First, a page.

Title companies play a little-known role in our lives beyond searching for property title defects and adding substantial costs at sales transactions closing tables. They also serve as a primary information source for collection of child support liens filed against real properties.
"The role title companies play in the collection of child support often goes unrecognized by regulators and consumers," said California Land Title Association Executive Vice President Craig Page. "Not only do title insurers undertake a search of public records to protect owners, they coordinate with government agencies to identify and recover delinquent child support, spousal support and tax payments that would otherwise be uncollected."
Title companies nationwide are providing this service. "Irrespective of whether or not money is being tracked, I would guess that many title companies throughout the country are playing the same essential role of collecting money like we do in California," Page said.
Earlier this year, the California governor signed into law legislation that helps the Department of Child Support Services and local child support agencies automate the filing of real property liens against delinquent child-support obligors. This law was one of two recent bills designed to strengthen the enforcement of the law to protect children and parents who have a legal right to child support money.
There has recently been much criticism leveled at the title insurance industry, often relating to overcharging for policies and paying kickbacks for business referrals. However, it's important to keep the positive aspects in mind.
Title insurance is used by home buyers and lenders for protection against back taxes, undisclosed liens, legal judgments, forgeries, fraud and other potential legal and financial problems that can arise when purchasing or refinancing property. A national study revealed that title companies undertake corrective action in about one out of every three real estate transactions, Page pointed out.
Most of the premium goes toward identifying and eliminating potential title problems before the close of escrow. Consumers pay only once for title insurance. There are no monthly premiums.
Q: Are more renters turning into home buyers?
A: With rising rents and few available rental units in many markets, the motivation for longtime renters to invest in their own home is indeed growing. Today's low mortgage interest rates often make it possible to pay less on a mortgage than the rental amount for a comparable unit. And, of course, there are tax advantages and potential capital gains benefits in homeownership.
Current market factors are driving a growing trend of converting existing rental units into condominiums. This is primarily seen in or near downtown core areas where many buyers seek a condo residence close to their point of employment. Commuting long distances is becoming less and less attractive, considering the rising cost of gas and increasing traffic congestion in many metro areas.
From the investor's perspective, it's more appealing and feasible to develop and sell condos than build rental apartment structures requiring expensive and trouble-prone management services.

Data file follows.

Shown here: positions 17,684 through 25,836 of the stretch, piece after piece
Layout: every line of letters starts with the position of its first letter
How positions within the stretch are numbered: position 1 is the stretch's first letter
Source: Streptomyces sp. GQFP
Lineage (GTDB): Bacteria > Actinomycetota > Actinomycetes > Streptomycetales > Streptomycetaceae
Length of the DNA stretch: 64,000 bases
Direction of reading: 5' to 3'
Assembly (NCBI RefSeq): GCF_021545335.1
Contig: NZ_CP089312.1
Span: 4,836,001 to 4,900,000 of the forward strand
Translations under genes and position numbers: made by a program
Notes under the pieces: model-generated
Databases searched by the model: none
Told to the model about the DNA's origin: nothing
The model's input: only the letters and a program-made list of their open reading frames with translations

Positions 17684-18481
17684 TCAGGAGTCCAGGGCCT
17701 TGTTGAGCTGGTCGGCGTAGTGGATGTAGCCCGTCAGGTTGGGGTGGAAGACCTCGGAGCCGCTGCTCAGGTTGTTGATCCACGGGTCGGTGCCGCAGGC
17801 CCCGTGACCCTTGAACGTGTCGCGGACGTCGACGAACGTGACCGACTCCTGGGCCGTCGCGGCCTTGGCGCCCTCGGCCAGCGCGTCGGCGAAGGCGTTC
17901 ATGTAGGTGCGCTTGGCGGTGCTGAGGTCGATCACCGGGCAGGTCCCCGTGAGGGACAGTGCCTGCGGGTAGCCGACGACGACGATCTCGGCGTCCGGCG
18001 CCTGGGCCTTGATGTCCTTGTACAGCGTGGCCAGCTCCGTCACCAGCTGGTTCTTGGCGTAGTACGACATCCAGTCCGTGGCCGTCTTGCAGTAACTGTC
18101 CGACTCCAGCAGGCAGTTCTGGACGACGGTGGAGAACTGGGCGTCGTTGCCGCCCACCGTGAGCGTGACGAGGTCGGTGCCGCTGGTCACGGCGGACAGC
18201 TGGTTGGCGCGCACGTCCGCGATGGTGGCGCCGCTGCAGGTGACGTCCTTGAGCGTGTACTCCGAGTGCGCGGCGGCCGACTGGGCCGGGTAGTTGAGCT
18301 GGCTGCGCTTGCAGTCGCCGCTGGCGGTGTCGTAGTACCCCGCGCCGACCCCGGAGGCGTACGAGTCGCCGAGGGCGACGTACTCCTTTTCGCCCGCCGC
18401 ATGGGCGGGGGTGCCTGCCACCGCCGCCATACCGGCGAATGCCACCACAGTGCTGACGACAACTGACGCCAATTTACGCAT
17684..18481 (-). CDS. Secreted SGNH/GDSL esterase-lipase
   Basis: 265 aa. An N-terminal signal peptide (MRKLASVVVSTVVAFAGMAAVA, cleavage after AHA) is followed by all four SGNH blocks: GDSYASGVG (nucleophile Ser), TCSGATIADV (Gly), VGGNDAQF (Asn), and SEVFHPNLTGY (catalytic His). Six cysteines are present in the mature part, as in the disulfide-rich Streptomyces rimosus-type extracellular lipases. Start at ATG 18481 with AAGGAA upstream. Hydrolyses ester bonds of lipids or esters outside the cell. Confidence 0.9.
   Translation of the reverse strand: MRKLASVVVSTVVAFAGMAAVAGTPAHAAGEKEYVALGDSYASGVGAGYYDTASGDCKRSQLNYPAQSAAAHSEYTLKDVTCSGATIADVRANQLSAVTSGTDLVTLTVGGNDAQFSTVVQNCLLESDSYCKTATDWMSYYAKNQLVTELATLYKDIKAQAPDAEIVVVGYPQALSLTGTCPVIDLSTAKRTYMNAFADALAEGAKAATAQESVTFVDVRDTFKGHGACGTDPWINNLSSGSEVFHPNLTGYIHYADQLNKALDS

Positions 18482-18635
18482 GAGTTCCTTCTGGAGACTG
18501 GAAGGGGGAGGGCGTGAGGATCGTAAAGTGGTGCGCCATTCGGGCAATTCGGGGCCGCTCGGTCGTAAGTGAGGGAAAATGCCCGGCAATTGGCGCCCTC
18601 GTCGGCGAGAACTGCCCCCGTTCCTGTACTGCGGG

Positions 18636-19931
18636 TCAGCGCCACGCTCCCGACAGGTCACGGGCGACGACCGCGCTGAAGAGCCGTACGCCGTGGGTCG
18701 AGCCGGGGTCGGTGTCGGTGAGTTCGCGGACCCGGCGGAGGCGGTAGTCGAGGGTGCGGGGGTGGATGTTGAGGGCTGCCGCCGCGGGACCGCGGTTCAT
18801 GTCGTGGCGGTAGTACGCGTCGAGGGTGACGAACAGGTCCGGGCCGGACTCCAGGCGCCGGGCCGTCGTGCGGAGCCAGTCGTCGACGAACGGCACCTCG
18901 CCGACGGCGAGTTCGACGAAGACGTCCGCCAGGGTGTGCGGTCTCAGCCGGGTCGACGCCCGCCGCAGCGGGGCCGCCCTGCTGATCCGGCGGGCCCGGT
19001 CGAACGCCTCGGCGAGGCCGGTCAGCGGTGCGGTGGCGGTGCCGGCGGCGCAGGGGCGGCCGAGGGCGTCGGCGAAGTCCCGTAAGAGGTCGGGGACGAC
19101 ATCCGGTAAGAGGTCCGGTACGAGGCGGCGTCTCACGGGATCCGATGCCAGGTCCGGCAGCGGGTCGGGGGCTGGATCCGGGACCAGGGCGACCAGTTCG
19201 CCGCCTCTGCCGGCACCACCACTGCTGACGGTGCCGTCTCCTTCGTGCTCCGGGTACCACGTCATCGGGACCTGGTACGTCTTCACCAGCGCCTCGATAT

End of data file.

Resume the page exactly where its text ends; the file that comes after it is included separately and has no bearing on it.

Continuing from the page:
Q: Does the mortgage industry approve of pending new laws to reform the bankruptcy code?
A: Apparently not. Currently proposed legislation to reform the bankruptcy code will create significant costs on consumers by restricting the flow of capital into the mortgage market thus increasing their cost, according to David Kittle, chairman-elect of Mortgage Bankers Association.
"If you chip away at the security created on home mortgages you chip away at the entire core of the mortgage finance system. In order to account for the added risk, you will add costs to obtaining a mortgage. Rates would jump, going up to 2 points for everyone taking out a loan," Kittle predicted.
Q: What new laws are targeted at controlling lending practices?
A: New legislation has been proposed that would restrict lending practices, encourage states to enact stronger mortgage regulations and set up federal-level regulations if they don't do so. The bill, proposed by Rep. Barney Frank, D-Mass., chairman of the House Financial Services Committee, is designed to protect future borrowers.
The new law would bar mortgage lenders and brokers from receiving incentive payments to sign up borrowers for overly expensive loans. It would force lenders to give borrowers a range of suitable loan options and make sure the consumer (borrower) has a reasonable ability to repay the loan. It would also enact strict limits, but not an outright ban, on penalty charges made to borrowers who make their payments early.
However, a newly released study by Public Opinion Strategies indicates that most Americans believe government intervention in the mortgage market would distort the natural correction that would otherwise take place, and prolong uncertainty and turmoil in the housing market. Consumers understand this and believe individual homeowners and lenders need to adjust to market realities, according to the report.
About 90 percent of those surveyed in the study viewed subprime mortgages as a serious crisis, but only 31 percent of respondents believe the federal government should get involved. Rather than create new federal mandates and regulations, 93 percent of respondents support disclosure to provide consumers with more financial information before signing up for mortgages.
About 87 percent favor verifying finances and incomes to ensure buyers can pay back their loans. By more than a two-to-one margin, people opposed legislation that would eliminate the need for a down payment on federally funded loans.
Send inquiries to Jim Woodard, P.O. Box 120190, San Diego, CA 92112-0190. Questions may be used in future columns; personal responses should not be expected.
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